I will, of course, convey to her any comments which are made on this subject, but I am asked to make it clear to the House that we very much hope early in the new year to have a debate specifically on the arts and the amenities. It might be advantageous for the House to have this information at this early point in the debate before some hon. Members participate.
I am grateful to the hon. Member. I shall be very brief in my reference to the arts, but the subject is included in the Motion. Perhaps the hon. Member will be good enough to convey to his hon. Friends some of the points which I wish briefly to make.
Perhaps we do not fully realise in this country what a wonderful privilege we enjoy as citizens. This country is a veritable Aladdin's Cave of treasures, mainly owing to the fact that we have not seen a war actually fought on the soil of England since Bonnie Prince Charlie turned back at Melbourne, south of Derby, in 1745. This has provided an immense wealth of both public and private collections.
On the other hand, I should like to see far more done locally. I should like to urge local authorities to avail themselves more generously of their power to raise a 6d. rate under the 1948 Act.
May I make one brief proposal. I wonder whether hon. and right hon. Members have been to the Geffrye Museum, in Kingsland Road, in the East End of London. I have been immensely impressed by the experiment by a very gifted lady who is the director there, and who has started a craft centre adjoining the museum, where people who are inspired by the beauty of the objects which they see can try their hand at handicrafts—textiles, for example, or even furniture. Local museums in many parts of the country are often in a very bad way; they are derelict, and their directors are very badly paid. They are not alive and they play no part in the living unit of the community.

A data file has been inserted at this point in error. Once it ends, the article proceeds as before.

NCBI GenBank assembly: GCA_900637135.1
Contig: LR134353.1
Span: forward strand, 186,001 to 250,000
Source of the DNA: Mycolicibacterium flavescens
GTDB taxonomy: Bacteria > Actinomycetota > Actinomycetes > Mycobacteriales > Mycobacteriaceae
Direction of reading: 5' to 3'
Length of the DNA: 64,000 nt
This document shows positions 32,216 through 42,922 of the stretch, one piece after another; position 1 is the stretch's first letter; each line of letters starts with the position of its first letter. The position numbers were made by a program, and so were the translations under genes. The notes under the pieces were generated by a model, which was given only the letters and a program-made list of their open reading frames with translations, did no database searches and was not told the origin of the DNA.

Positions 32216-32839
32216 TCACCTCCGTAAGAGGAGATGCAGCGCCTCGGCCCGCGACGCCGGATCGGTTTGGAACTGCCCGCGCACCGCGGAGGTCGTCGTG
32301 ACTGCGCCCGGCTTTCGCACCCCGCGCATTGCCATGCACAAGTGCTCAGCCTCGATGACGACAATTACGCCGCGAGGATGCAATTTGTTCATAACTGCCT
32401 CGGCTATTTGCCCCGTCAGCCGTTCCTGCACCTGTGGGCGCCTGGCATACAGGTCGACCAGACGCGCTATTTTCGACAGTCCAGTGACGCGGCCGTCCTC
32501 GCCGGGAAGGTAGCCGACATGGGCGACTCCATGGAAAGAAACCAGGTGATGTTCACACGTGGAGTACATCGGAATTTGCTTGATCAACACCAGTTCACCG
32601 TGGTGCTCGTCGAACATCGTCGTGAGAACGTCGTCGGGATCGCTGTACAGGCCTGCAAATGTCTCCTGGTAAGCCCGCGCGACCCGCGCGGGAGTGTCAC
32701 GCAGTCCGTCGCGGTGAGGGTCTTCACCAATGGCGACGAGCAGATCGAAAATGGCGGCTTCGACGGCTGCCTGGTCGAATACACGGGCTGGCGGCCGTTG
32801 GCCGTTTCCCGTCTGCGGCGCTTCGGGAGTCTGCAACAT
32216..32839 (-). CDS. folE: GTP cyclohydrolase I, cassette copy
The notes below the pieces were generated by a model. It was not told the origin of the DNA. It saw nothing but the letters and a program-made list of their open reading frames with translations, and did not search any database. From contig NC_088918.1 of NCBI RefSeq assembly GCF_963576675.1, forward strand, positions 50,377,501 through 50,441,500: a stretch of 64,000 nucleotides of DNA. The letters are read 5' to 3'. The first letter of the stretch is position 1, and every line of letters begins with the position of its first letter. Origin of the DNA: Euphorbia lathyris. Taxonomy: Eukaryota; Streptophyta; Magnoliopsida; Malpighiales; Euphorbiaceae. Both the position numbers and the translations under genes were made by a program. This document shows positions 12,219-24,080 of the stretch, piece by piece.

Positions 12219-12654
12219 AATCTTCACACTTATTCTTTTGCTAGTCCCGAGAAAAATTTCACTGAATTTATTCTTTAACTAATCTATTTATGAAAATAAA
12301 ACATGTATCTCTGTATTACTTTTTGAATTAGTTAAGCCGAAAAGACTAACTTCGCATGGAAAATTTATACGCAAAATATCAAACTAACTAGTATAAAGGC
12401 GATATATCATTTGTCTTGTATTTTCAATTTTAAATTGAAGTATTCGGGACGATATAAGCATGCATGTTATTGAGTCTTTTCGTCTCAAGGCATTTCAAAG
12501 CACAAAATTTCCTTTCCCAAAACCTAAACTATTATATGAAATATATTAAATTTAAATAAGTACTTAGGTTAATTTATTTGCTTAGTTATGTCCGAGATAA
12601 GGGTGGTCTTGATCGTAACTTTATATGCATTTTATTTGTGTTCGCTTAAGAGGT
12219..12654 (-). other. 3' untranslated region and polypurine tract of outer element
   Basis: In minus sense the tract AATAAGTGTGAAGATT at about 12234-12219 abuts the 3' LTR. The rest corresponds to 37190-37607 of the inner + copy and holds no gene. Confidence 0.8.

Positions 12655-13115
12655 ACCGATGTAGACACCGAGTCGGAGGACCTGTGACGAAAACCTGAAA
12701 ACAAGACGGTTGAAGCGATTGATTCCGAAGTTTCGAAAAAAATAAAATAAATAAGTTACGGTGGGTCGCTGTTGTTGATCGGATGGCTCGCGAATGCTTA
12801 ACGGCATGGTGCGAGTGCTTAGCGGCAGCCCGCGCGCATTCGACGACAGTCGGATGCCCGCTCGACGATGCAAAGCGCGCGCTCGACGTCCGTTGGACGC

Would it not be possible to create in these civic centres, or perhaps adjoining civic centres and museums, these craft centres where, for example, local exhibitions could be held of local artists and local photography? In this way we could make people feel that they are part of a living tradition in their local area. This would be a very great help.
Those, very briefly, are the points which I wanted to make. I believe that we in this country have a tremendous chance of setting what I would call a pattern of living for the second half of this century. Looking at our country and its history I have always felt—I do not know whether hon. Members agree with me—that part of our contribution as a small people in a small island off the Western Coast of Europe has been flavoured by the ideal which we retain of the all-round man. Our good friend Winston Churchill, whose 90th birthday we have just celebrated, gives the perfect example of that—of the orator, the stateman, the painter, the bricklayer. We find it revealed in other distinguished men, such as Sir Bernard Lovell, who at one moment will be heard discussing the vibrations from the collision of two galaxies 5,000 light years ago and the next moment is captaining his cricket team of Knutsford, or playing the organ of his church at Swettenham.